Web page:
How to interpret the mean, standard deviation, trimmed, skew and kurtosis? What the relationship?

Thanks for posting. Please see this link for best practices for asking a question. It isn't totally clear to me what exactly you are asking. For example, are you just asking for definitions of mean, standard deviation, kurtosis, etc.? Or are you looking for more specific interpretation in light of your dataset? What question are you trying to answer about your data? Putting these sorts of things in your questions can make it easier for the community to help.

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Sorry for the unclear questions. I'm looking for a more specific interpretation of the dataset.

Hi @Chempaka_Rose, In this case is important use a visual help because you have many variables.

First you need know the definition about each item showed in describe.

For see the distribution and correlation, and identify other metrics in visual form use this:



That's still a pretty big question. I can give you some basic definitions for those terms if that is what you are asking - but to show summary statistics from your dataset and ask to have them all explained for every variable is probably too broad a question for this forum. You may have better luck with your question if you tell us what goal you are trying to accomplish, and what you have tried already to accomplish that goal.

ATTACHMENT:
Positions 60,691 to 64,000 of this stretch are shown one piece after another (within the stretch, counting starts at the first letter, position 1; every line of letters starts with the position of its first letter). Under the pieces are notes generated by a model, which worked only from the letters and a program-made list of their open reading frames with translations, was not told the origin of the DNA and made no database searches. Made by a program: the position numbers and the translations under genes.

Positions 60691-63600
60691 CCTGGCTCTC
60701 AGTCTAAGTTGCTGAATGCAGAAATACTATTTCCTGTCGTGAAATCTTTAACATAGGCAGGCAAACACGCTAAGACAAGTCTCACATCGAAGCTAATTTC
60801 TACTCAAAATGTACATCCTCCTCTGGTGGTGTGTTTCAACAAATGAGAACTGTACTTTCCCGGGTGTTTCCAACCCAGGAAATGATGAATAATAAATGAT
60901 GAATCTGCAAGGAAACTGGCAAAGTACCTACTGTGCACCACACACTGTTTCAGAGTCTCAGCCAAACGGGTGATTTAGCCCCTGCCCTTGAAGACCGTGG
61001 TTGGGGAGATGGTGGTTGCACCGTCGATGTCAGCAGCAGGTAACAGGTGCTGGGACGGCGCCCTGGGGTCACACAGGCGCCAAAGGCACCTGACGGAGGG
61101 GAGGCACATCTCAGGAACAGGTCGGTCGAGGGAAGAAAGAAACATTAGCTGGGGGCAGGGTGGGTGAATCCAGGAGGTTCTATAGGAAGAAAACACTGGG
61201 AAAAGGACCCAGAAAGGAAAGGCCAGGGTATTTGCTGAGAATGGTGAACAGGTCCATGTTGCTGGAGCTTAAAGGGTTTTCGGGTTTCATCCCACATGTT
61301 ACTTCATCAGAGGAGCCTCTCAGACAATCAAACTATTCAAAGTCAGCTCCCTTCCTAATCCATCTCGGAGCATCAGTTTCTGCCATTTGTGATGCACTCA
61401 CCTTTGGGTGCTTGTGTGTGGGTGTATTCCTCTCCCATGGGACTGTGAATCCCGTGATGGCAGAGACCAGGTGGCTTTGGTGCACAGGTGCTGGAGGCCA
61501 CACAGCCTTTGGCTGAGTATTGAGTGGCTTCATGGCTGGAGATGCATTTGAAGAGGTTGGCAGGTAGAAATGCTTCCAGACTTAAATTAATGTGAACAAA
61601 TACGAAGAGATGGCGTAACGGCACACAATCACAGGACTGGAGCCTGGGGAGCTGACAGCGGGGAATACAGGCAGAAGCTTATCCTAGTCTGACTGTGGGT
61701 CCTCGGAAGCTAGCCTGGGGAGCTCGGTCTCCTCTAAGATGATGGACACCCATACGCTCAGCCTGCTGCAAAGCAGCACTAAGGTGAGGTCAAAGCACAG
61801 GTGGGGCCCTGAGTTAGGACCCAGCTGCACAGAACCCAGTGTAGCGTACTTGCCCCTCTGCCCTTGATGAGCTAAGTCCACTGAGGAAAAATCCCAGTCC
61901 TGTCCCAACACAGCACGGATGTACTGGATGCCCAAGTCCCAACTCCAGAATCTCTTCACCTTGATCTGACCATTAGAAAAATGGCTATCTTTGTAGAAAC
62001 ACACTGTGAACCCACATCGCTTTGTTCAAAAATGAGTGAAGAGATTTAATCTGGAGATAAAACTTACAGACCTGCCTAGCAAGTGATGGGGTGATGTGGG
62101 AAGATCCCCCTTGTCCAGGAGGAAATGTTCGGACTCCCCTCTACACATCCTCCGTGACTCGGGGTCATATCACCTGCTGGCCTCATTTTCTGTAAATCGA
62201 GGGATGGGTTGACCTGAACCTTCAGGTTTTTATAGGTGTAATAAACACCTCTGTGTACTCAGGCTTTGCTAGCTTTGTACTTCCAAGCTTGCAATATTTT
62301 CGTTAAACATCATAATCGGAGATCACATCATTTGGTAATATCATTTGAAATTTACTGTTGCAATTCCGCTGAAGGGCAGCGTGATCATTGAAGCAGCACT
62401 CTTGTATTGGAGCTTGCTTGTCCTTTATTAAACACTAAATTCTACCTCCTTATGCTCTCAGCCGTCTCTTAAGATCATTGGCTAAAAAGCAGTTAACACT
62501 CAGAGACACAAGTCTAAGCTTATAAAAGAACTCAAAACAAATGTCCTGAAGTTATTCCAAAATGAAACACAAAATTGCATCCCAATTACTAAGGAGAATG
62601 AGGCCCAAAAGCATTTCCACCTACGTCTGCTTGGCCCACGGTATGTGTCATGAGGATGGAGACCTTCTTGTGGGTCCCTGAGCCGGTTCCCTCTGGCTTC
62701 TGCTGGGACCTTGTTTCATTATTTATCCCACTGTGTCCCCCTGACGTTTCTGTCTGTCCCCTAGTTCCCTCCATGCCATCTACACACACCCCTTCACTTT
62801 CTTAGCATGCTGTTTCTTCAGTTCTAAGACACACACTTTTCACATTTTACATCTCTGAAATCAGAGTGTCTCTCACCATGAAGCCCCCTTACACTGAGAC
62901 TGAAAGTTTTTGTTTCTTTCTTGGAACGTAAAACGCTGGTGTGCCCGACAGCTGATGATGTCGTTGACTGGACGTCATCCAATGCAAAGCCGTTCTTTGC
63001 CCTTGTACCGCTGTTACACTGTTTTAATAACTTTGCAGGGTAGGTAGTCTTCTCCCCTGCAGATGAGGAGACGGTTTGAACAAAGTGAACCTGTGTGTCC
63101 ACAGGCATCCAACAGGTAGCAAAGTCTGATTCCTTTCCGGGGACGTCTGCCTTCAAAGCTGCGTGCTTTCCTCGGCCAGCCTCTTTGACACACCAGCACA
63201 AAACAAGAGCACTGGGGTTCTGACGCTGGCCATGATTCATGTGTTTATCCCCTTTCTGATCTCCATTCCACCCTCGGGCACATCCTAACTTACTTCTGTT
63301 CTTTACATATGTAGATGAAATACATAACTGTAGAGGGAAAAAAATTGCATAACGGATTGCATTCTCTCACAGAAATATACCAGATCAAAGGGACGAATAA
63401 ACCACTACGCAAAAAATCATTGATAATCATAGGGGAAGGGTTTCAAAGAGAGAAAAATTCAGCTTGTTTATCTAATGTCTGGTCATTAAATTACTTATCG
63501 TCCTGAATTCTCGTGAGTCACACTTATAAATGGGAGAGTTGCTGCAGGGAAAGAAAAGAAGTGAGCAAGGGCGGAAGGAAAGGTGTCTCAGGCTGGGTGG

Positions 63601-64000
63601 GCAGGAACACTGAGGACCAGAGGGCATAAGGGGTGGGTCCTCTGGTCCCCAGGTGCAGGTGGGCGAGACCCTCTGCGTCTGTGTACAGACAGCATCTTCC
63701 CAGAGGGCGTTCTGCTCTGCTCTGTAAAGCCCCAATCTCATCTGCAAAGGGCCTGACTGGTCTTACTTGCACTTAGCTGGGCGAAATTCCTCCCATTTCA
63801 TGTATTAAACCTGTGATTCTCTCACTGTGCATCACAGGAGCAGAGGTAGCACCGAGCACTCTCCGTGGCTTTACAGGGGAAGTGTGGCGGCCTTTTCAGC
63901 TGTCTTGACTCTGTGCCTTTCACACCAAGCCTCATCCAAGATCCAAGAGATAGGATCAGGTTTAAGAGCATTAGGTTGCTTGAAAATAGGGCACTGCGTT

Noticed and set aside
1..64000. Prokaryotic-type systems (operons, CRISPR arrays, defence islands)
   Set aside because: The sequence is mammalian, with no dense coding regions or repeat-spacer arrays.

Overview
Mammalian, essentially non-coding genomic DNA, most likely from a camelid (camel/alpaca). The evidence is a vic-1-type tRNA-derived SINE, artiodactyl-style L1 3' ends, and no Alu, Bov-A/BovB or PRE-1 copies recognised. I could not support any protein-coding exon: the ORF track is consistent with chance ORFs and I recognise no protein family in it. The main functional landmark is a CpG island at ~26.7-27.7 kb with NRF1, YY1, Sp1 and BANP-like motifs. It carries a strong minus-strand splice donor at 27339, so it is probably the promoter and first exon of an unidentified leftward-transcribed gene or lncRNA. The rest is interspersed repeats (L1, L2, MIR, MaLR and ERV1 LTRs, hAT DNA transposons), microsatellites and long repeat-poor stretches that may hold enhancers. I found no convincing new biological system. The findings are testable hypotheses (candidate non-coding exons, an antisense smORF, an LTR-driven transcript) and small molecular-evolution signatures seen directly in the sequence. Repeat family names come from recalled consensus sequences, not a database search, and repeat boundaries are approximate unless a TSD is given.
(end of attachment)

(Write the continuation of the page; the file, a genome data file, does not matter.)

With that being said, for what it's worth, here are some basic definitions of the terms you are asking for:

  • mean: A measure of central tendency, typically calculated by adding up all observations and dividing that sum by the number of observations
  • standard deviation: a measure of dispersion. A good heuristic for thinking about standard deviation is that the higher the standard deviation is, the further apart each observation is from other observations (this is just a heuristic and strictly speaking isn't mathematically true).
  • trimmed: I'm not sure what function you are using to produce this, but this probably refers to a trimmed mean. A trimmed mean is the same as the mean mentioned above, but it excludes values on either extreme. A typical example would be to remove the 10% of values that are highest, 10% of values that are lowest, and calculate the mean from the remaining values.
  • kurtosis: This is a measure of "tail fatness". A normal distribution has a kurtosis of 3. A kurtosis higher than three indicates fat tails i.e. more extreme outliers, and vice versa for a kurtosis of less than 3.

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